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I remember going to my first convention.  And being terribly intimidated by all the parliamentary wizardry around me.  Now four years later, I am well on my way to obtaining my Registered Parliamentarian credentials and have been bitten by the RONR bug with one overriding passion – it isn’t hard, and it shouldn’t be intimidating.  The point of rules is not to gunk up the works or scare people.  It is to have a smooth meeting where everyone’s basic rights are respected.  This is one reason I have started (with my friend Mike Seebeck) the Cult of RONR YouTube channel.  If you are interested in becoming very proficient in RONR, check it out. We make RONR funny.  And that’s not easy to do.

But for this convention, I wanted to just give you some really basic basics.

The Chair

The Chair is the presiding officer who is tasked with running a smooth meeting with impartiality.  All questions go through the Chair and not directly to another member.  This procedure helps to depersonalize debate and maintain decorum.  This is also why it is customary to refer to other members and the chair in the meeting by surnames.

The Secretary

That’s me!  The Secretary is formal record-keeper of the convention and displays motions and other results of the proceedings.  It is essential that you speak slowly and clearly so that I can record things accurately.  Complex motions will need to be submitted to me ahead of time in writing.  I don’t anticipate anything like this for the e-convention, but one never knows.

The Parliamentarian

Richard Brown serves as our parliamentarian.  He is there to advise the chair on the finer points of parliamentary procedure if there is a doubt.  He makes no decisions, however, as that right belongs to the Chair.

Vote Tellers

These are assistants to the Convention Secretary who help gather, count, and verify ballots.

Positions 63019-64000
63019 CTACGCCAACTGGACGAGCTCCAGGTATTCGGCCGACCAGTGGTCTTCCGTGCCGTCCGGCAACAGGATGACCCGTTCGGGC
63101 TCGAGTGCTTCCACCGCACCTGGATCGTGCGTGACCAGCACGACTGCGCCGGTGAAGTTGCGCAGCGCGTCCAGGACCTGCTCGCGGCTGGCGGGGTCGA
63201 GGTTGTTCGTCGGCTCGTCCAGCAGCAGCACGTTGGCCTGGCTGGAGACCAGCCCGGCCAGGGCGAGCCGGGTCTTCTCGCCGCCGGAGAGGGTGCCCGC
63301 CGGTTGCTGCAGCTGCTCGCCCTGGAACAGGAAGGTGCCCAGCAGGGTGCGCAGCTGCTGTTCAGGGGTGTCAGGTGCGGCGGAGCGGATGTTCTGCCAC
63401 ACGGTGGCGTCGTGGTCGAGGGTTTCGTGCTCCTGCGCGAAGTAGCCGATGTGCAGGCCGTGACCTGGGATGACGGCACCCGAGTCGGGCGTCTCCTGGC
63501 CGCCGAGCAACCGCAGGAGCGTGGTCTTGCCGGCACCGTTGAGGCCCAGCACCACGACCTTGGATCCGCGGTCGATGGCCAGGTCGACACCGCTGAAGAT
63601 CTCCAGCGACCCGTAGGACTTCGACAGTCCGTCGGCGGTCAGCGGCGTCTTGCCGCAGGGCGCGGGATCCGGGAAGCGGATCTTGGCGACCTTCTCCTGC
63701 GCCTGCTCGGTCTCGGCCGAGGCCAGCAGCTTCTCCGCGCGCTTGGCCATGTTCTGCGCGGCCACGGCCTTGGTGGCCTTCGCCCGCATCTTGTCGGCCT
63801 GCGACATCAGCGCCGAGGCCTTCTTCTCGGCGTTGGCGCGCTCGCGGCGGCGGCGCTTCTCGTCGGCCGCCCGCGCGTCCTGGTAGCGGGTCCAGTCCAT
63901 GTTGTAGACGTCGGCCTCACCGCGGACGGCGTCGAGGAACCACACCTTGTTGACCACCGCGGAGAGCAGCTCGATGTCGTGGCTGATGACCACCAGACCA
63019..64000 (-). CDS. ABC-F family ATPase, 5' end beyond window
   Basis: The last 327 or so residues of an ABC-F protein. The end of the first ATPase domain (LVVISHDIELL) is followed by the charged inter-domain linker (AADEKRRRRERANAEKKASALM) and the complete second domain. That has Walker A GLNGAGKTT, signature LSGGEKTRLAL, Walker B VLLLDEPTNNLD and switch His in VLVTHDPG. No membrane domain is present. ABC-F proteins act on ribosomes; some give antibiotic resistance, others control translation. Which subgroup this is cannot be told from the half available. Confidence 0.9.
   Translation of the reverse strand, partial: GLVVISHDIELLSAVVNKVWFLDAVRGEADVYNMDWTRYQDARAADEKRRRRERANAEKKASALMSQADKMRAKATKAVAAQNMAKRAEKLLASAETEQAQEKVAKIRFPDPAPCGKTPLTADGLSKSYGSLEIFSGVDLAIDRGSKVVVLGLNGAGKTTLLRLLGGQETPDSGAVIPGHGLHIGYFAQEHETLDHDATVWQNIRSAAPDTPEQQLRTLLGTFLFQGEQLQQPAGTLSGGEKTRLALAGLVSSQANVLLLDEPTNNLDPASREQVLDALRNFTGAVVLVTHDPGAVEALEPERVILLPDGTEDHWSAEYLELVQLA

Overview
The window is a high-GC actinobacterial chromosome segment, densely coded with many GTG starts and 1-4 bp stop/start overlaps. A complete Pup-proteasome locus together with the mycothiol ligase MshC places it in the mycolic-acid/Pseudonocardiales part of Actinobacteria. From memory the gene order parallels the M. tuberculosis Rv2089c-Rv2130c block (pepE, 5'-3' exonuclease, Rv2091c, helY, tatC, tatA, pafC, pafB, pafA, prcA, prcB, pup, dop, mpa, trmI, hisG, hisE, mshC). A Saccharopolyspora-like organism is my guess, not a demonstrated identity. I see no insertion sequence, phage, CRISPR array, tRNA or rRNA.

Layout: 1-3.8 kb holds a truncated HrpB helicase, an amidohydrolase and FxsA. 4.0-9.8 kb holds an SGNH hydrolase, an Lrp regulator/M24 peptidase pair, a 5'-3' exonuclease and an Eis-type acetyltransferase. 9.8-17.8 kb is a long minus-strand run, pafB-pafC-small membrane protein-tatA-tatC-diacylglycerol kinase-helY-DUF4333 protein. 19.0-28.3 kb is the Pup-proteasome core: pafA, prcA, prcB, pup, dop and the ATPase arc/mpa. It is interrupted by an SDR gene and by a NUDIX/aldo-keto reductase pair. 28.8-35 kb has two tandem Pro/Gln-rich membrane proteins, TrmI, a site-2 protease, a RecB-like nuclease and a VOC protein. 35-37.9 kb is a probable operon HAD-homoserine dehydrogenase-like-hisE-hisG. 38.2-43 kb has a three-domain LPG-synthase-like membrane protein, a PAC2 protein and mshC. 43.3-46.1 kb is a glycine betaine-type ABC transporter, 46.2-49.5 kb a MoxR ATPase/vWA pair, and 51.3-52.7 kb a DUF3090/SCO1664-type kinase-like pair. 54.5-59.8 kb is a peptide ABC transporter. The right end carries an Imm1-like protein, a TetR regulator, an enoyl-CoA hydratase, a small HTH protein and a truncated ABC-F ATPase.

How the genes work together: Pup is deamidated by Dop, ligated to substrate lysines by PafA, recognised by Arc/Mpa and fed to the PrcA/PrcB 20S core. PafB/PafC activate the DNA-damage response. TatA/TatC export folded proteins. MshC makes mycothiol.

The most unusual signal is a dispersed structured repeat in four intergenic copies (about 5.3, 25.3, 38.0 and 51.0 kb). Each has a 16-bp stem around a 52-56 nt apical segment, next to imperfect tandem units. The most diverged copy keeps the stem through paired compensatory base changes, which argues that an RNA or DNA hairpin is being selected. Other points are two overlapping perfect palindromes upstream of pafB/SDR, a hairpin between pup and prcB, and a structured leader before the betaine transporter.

Motions

This is how business gets heard.  It is basically making a statement of something you would like to see be done.  For example, “I move to shorten the time for nomination speeches to ten minutes.”  I am not suggesting you make that motion!  That is just the type of motion that is frequently heard during elections.  All motions must receive a “second.”  A second by you or anyone else does not indicate agreement with the motion, it simply means that you agree that it should be heard by the body.

Amendments

This is how motions get changed.  Any motion can have two levels of amendment at any one time.

For example, if there is a motion to recognize Lulu Liberty for her outstanding activism work in the past year, it might be amended by adding “and mention this award in the next Liberty Pledge.”  This is one level of amendment.  However that amendment itself can be amended but it must be germane to the first amendment.  For instance, at this point you could not add another person to the motion that would also receive this award as only the amendment is at issue and that has only to do with a mention in Liberty Pledge.  However it would be in order to amend the amendment to say “on the first page” of Liberty Pledge.    In order to add another person to the motion, you would need to wait until the amendment was resolved.